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Amphictyons Amsterdam ancient Antony the Trumpeter Antony Van Corlear arms battle behold bosom breeches burghers burgomasters called Casimir CHAPTER cocked commander Communipaw Connecticut Connecticut River Curlet descendants divers doubt Dutch Dutchman earth enemy expedition eyes fair fire fortress gallant garrison Gibbet Island Goed Hoop grand council hand head heart heaven hero High Mightinesses historian honest honor Hudson huge immortal Indian inhabitants island kind Knickerbocker Kortlandt land Manetho Manhattoes Manna-hata manner Merryland moss-troopers Mynheer neighbors Netherlands never Nicholas Nieuw Nederlands nose Oloffe the Dreamer oyster patroon perils Peter Stuyvesant Peter the Headstrong philosophers pipe Poffenburgh possession potent present province readers reign renowned Risingh river sage savages shores smoke sound sturdy Swedes sword tion took tranquillity true trumpet turned valiant valor voyage Vrouw warlike warriors whole William Kieft William the Testy words worthy Wouter Van Twiller Yankees yore
Página 153 - This decision being straightway made known, diffused general joy throughout New Amsterdam, for the people immediately perceived, that they had a very wise and equitable magistrate to rule over them. But its happiest effect was, that not another lawsuit took place throughout the whole of his administration— and the office of constable fell into such decay, that there was not one of those losel scouts known in the province for many years. I am the more particular in dwelling on this transaction,...
Página 170 - Flatbush, and all our uncontaminated Dutch villages. At these primitive tea-parties the utmost propriety and dignity of deportment prevailed. No flirting nor coquetting; no gambling of old ladies nor hoyden chattering and romping of young ones; no self-satisfied struttings of wealthy gentlemen with their brains in their pockets; nor amusing conceits and monkey divertisements of smart young gentlemen with no brains at all. On the contrary, the young ladies seated themselves demurely in their rush-bottomed...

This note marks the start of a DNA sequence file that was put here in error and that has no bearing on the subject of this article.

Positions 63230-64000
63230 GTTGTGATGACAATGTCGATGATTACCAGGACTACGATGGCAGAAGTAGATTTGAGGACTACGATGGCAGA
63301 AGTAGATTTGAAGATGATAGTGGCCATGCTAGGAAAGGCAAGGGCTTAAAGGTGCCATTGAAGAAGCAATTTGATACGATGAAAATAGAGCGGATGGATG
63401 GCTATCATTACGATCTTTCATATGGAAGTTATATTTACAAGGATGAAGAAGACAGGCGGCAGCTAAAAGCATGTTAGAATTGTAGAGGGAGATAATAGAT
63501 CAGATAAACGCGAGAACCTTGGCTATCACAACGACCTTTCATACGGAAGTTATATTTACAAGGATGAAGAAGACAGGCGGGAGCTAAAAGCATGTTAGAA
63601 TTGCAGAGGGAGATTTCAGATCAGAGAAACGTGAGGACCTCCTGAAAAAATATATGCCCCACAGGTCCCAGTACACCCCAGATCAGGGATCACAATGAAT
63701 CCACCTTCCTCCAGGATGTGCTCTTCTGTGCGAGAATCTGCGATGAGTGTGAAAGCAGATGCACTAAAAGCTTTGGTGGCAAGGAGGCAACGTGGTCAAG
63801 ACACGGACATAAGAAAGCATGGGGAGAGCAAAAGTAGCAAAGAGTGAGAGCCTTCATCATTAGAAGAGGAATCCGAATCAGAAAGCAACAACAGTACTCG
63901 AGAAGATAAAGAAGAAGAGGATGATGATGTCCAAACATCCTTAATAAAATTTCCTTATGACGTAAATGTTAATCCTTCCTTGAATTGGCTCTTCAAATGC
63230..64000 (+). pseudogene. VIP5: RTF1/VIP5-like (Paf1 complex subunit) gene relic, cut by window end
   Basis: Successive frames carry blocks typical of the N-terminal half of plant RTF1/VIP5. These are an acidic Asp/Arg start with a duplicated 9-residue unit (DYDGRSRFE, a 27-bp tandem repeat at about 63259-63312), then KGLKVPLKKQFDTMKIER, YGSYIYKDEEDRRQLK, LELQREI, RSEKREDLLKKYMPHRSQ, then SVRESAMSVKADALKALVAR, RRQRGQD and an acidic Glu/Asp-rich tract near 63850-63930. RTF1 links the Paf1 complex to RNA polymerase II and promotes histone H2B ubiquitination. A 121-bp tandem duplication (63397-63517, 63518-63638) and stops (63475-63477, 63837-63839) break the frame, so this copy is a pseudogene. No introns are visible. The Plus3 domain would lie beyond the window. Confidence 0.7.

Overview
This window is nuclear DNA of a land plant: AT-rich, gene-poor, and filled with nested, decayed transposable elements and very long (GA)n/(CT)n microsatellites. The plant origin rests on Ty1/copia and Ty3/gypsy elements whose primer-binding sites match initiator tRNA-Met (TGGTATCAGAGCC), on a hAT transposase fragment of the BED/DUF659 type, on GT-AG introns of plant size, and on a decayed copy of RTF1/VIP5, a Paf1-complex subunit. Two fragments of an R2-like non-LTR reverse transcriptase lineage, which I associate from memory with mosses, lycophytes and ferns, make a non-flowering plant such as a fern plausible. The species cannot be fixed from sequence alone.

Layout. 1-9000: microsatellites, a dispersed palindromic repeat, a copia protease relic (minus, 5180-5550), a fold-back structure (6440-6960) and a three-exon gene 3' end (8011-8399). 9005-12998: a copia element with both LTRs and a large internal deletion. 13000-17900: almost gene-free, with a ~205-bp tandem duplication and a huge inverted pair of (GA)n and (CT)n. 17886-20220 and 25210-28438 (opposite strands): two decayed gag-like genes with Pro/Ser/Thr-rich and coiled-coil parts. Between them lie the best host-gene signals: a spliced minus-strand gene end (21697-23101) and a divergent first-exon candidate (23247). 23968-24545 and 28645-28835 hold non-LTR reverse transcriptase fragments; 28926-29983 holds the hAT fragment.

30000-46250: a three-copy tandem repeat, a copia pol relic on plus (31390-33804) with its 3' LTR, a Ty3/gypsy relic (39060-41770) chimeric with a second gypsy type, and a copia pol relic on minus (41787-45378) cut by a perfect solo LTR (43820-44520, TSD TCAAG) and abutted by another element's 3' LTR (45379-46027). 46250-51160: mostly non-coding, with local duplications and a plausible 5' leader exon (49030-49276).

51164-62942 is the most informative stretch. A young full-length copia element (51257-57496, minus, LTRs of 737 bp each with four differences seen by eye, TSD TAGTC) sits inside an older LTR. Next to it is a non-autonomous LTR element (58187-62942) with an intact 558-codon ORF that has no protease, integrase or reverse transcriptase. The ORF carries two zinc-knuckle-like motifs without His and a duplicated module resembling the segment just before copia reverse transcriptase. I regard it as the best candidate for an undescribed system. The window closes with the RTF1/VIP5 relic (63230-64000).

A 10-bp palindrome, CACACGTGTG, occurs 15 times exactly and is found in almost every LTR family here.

Página 169 - These fashionable parties were generally confined to the higher classes, or noblesse, that is to say, such as kept their own cows, and drove their own wagons. The company commonly assembled at three o'clock, and went away about six, unless it was in winter time, when the fashionable hours were a little earlier, that the ladies might get home before dark.
Página 172 - Containing further Particulars of the Golden Age, and what constituted a fine Lady and Gentleman in the Days of Walter the Doubter. IN this dulcet period of my history, when the beauteous island of Manna-hata presented a scene, the very counterpart of those glowing pictures drawn of the golden reign of Saturn, there was, as I have before observed, a happy ignorance, an honest simplicity prevalent among its inhabitants...
Página 150 - Two small gray eyes twinkled feebly in the midst, like two stars of lesser magnitude in a hazy firmament ; and his full-fed cheeks, which seemed to have taken toll of every thing that went into his mouth, were curiously mottled and streaked with dusky red, like a spitzenberg apple.
Página 152 - This summary process was as effectual in those simple days as was the seal-ring of the great Haroun Alraschid among the true believers. The two parties being confronted before him, each produced a book of accounts written in a language and character that would have puzzled any but a High Dutch commentator, or a learned decipherer of Egyptian obelisks, to understand.
Página 92 - Cabin, and gave them so much wine and aqua vitae that they were all merrie; and one of them had his wife with him, which sate so modestly, as any of our Countrey women would do in a strange place.
Página 169 - In those happy days a well-regulated family always rose with the dawn, dined at eleven, and went to bed at sunset.
Página 284 - ... cum prorepserunt primis animalia terris, mutum et turpe pecus, glandem atque cubilia propter unguibus et pugnis, dein fustibus atque ita porro pugnabant armis, quae post fabricaverat usus, donec verba, quibus voces sensusque notarent, nominaque invenere; dehinc absistere bello, oppida coeperunt munire et ponere leges, ne quis fur esset neu latro neu quis adulter.